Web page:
The recent flood crisis across the nation has left whole communities devastated.
The recent flood crisis across the nation, particularly in Queensland, has left whole communities devastated. But as with many tragedies, among the stories of loss are the stories that give hope – the ones of people who go above and beyond to help others.
Many of these stories belong to nurses. There are reports of nurses working 10 days straight, back-to-back shifts because other staff was cut off from hospitals. While covering these shifts, some waited nervously for news on whether their homes had survived the inundation. Some didn’t.
Those who were cut off by the flooding offered their services to local clinics, while others hitched a ride by SES boat to make their shift.
One nurse who “lost pretty much everything to mud and water” while she was working said she was just doing her job.
Her name was passed on to Nursing Review by a friend who believed she deserved recognition for the resilience she showed, but the nurse declined the offer.
“I haven’t done anything more than thousands of other people across the state have done. I was able to get to work, so I did. It’s my job. There were so many people helping where they could when it wasn’t their job. They deserve the recognition,” she said.
“And while it is sometimes hard to see, I am lucky. I only lost possessions.”
There are countless more stories of nurses working in extremely difficult conditions which will continue after the water recedes, with health experts warning of the risk of disease and mental health issues.
Lifeline says it is already receiving a record number of calls from people in crisis and history shows there will be increased demand for mental health services in the future, the Queensland Alliance said.
Jeff Cheverton, CEO of the Alliance, an umbrella group of mental illness and psychiatric disability groups, said community mental health groups were preparing for increased demand from stressed flood victims.
“We know that many people have now got through the initial crises and are beginning to understand the enormity of the challenge facing them and their communities,” Cheverton said.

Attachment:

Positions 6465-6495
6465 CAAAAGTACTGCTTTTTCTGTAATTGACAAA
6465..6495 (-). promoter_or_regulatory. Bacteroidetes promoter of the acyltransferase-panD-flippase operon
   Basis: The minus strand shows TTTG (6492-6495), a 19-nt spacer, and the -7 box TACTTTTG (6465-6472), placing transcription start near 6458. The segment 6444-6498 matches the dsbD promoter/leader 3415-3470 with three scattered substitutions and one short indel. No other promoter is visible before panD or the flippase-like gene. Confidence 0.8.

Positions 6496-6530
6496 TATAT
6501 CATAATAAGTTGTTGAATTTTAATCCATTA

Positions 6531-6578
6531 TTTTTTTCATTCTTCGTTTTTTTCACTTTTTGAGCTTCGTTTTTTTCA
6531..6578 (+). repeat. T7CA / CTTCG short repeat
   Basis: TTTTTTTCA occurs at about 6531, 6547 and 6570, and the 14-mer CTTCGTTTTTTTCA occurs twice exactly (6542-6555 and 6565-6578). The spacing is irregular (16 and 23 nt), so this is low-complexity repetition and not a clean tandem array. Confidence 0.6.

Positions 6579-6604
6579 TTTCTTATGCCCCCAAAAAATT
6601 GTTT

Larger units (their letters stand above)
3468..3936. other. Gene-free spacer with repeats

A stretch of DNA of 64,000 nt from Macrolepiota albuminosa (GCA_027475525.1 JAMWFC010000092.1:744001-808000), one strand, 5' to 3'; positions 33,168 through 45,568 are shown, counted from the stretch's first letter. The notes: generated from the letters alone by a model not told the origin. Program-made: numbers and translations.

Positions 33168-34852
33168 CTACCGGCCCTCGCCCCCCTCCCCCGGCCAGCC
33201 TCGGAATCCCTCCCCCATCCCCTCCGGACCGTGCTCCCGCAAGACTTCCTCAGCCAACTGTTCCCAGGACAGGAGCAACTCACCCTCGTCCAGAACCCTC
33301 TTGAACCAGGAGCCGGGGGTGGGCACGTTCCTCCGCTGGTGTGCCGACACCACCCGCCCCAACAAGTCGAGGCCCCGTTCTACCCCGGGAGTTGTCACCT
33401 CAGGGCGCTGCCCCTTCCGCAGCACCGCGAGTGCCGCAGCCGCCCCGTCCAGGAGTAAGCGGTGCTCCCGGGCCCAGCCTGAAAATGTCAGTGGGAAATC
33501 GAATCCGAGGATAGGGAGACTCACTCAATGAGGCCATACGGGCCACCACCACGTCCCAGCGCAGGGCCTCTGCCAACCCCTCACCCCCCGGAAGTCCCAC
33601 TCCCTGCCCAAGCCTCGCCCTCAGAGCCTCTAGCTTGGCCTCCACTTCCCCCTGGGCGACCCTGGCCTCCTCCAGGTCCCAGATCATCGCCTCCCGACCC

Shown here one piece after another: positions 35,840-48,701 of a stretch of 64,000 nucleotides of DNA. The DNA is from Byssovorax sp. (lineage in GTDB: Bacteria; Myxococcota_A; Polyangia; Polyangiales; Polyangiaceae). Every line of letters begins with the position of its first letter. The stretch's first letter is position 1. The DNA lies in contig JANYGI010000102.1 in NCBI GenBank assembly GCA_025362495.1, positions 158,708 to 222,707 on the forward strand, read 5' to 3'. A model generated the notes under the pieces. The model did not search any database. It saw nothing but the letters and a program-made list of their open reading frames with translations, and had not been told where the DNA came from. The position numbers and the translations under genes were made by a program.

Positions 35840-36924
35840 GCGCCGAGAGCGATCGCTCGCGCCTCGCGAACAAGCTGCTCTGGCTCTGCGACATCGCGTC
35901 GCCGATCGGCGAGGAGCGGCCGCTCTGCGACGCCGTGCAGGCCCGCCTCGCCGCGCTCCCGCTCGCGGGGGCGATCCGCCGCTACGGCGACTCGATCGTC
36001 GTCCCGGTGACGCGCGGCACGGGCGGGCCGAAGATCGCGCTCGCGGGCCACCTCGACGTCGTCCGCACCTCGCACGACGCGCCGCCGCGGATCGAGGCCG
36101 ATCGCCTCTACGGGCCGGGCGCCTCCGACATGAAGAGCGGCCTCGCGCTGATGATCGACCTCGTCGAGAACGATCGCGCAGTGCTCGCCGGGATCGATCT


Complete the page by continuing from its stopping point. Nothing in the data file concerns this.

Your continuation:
Cheverton said 37 per cent of community mental health organisations had reported increased demand in flood-affected areas of Queensland.
“Most organisations in flood-affected areas are struggling to support existing clients, let alone meet the needs of rising demand,” he said.
“Maintaining a strong social infrastructure is as important for community recovery as rebuilding physical infrastructure.
“As the waters subside and the last mud is shovelled away, we need to support the amazing resilience of local communities to recover and stay strong.”
Dr Robert Hall, a senior research fellow at Monash University said the major infection threat came from bacteria carried in the contaminated floodwaters, that in minor cases would cause infections in cuts or gastroenteritis if swallowed.
There have already been a handful of Queensland-based cases of more serious infections including melioidosis - a bacteria that lives in tropic-area soils and has not been seen in Brisbane since the 1974 floods.
Large amounts of pooled water should also prompt a surge in mosquito numbers and so the transmission of mosquito-borne disease, particularly Ross River virus and dengue fever.
“The major issue is faecal contamination (of flood water) from sewage or farm land ... it has all the normal bugs that sit in sewage –- E.coli and salmonella,” Hall said.
“People just need to be really careful about food that has been in contact with floodwaters, it really needs to be regarded as contaminated.
Dr Steve Hambleton, federal vice-president of the Australian Medical Association (AMA), said Queensland’s GPs were not yet seeing a rise in gastro cases and the jump in mosquito-related disease was not expected for four to six weeks.
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